How to grow Hydrangea ‘Skyfall’
Flowering time: June to November
The popularity of Hydrangea knows no bounds. Instagram is chock-full of bunches, bouquets and borders of this wonder plant! There seems to be a Hydrangea for everyone too.. If you’re looking for a climber, patio plant, window box specimen, even houseplant- then Hydrangeas can do the job!
Hydrangea are widely grown across Europe, however there’s one notable difference I’ve seen between UK and mainland Europe gardens. In the British Isles, you’ll often find ancient-looking (and very handsome) Hydrangea macrophylla, the typical mophead. The most exciting part is how these Hydrangea react to the soil type… an alkaline soil will result in candy pink blooms, whilst acid will turn them denim blue!
However, on the continent, another type of Hydrangea has been favoured for a few years, and that is the Hydrangea paniculata types. Drive around any Dutch neighbourhood and you’ll see what I mean, with classic variety ‘Annabelle’ glowing with creamy blooms on robust plants.
It was only a matter of time before the UK would catch on to the merits of Hydrangea paniculata.. they are less thirsty than their colourful brothers, easier to prune (basically, it’s harder to mess up!), and the colour changes with the seasons not the soil..
How was this plant created?
Hydrangea ‘Skyfall’ was created by a small grower in The Netherlands, tucked away in the corner of the country, in Valkenburg. Guido Rouwette was a huge fan of Hydrangea paniculata and grew many types on his nursery. Thanks to this rich gene pool, he was able to have a bit of a play!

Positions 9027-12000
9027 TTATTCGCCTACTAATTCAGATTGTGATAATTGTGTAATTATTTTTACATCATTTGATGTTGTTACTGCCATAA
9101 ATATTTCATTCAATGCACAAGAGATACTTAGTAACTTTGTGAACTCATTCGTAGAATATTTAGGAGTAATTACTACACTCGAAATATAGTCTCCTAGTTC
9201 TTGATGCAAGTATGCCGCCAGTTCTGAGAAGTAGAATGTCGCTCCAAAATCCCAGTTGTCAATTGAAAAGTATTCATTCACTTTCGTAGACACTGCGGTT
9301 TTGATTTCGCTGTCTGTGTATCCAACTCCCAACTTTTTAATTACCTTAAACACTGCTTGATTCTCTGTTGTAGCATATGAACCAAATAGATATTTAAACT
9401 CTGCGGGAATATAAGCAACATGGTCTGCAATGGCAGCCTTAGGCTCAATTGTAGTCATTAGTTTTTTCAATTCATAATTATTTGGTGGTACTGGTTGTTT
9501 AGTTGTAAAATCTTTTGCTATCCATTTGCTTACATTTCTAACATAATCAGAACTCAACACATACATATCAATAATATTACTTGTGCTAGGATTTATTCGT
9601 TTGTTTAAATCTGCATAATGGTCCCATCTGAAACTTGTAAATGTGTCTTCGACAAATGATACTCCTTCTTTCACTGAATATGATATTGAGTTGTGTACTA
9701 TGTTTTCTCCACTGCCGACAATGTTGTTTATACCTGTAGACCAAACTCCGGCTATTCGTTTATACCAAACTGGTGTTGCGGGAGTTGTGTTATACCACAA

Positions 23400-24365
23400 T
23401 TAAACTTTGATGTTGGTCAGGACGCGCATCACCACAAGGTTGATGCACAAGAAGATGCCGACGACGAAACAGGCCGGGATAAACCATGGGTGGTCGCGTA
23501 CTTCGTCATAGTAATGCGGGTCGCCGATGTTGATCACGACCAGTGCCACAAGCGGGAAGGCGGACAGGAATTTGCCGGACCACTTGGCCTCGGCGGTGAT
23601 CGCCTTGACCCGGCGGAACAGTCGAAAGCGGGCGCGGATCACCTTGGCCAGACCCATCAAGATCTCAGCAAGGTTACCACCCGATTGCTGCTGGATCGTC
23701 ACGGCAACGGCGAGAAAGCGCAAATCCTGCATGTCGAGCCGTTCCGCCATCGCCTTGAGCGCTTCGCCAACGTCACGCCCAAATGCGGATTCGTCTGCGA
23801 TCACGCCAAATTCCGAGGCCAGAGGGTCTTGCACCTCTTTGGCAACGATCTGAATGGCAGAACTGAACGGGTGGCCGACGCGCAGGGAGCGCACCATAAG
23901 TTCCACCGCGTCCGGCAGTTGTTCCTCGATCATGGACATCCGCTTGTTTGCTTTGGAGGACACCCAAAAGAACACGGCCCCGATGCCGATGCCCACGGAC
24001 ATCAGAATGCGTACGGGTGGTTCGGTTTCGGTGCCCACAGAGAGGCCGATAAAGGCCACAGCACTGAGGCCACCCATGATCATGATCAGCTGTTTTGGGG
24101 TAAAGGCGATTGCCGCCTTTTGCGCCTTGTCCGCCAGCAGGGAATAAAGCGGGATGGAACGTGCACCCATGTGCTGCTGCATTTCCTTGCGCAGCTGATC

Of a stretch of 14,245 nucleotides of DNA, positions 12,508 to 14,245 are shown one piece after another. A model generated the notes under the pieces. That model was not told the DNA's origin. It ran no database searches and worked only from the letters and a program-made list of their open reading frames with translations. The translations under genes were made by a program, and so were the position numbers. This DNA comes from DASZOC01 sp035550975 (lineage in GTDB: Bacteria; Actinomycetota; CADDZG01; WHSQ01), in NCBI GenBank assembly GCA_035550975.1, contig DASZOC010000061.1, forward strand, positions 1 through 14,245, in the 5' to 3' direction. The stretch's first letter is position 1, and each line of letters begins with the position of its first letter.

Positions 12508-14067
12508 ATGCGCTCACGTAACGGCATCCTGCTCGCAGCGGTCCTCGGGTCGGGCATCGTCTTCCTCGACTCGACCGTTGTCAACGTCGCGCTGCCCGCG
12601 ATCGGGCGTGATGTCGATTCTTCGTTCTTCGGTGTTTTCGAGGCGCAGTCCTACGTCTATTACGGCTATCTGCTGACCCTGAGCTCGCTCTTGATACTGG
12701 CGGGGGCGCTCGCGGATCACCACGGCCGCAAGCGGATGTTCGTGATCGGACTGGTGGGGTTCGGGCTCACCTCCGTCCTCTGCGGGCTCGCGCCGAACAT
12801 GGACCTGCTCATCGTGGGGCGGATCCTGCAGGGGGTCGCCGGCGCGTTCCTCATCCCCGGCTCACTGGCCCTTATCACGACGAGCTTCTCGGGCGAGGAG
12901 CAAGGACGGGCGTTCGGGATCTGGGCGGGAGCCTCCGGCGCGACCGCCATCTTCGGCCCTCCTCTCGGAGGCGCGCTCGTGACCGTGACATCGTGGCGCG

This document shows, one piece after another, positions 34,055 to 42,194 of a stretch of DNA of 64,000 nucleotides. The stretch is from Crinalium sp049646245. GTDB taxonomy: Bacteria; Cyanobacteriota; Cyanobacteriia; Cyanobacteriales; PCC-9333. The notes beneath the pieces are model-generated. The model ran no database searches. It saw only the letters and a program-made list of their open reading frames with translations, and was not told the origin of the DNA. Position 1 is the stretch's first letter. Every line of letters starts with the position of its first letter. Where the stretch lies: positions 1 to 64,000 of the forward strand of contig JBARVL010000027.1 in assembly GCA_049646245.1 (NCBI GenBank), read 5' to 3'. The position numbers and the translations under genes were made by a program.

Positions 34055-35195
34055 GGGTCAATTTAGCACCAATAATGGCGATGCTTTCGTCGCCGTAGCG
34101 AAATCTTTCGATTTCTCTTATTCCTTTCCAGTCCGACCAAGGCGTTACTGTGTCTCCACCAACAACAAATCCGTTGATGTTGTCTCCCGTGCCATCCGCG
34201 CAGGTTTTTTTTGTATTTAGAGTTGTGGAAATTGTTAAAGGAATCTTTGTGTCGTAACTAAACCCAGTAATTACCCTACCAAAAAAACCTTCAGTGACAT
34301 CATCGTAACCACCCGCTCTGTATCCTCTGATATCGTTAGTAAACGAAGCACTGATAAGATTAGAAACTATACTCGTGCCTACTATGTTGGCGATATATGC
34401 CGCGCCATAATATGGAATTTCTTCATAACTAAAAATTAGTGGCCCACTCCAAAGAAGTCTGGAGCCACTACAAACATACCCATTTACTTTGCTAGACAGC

He took the ever-popular ‘Limelight’, with green-cream blossoms and an upright habit, and crossed it with ‘Silver Dollar’, a well-shaped specimen with creamy flowers.
The results were fun, and all looked a little different, however one stood out. It had some of the largest flower heads Guido had ever seen. Plus, upon closer inspection, each floret formed a perfect star as the season went on. Glory be, this was one handsome Hydrangea! It took 10 years to get it into production, but it was soooo worth the wait!!
What’s different about this plant?
Some Hydrangea paniculata can be tall and cumbersome, and needing support for the heavy blooms. ‘Skyfall’ is self-supporting, despite those voluptuous candle heads! Plants are 4 feet tall in the border, and about 1 foot shorter in pots. As a cut flower, ‘Skyfall’ really excels, thanks to the unique starry blooms!
Hydrangea ‘Skyfall’ is incredibly versatile, and will grow on most well-drained soils, in sun or dappled shade. The plants offer structure almost year-round, thanks to the autumn blossom shades and decorative seed-heads.
Plants are available in garden centres across Europe, or by mail order from here.
Plant of the Month is sponsored by Plantipp, a company based in The Netherlands who handle the introduction of new plants into Europe (with Concept Plants doing the same job in North America).
See every Plant of the Month here.
Michael has been involved with gardening and plants since he was just five years old. He is a self-professed Plant Geek, and was listed in the Sunday Times top 20 most influential people in the gardening world, thanks to his plant hunter role at Thompson & Morgan.
Michael was responsible for new plant introductions such as the Egg and Chips plant and the FuchsiaBerry and keeps busy travelling the world in search of new plants as well as lecturing worldwide, including stints in Japan. He is very active on social media – so why not give him a follow at @mr_plantgeek or Facebook – and writes a plant-focused Substack called Grow This, Not That.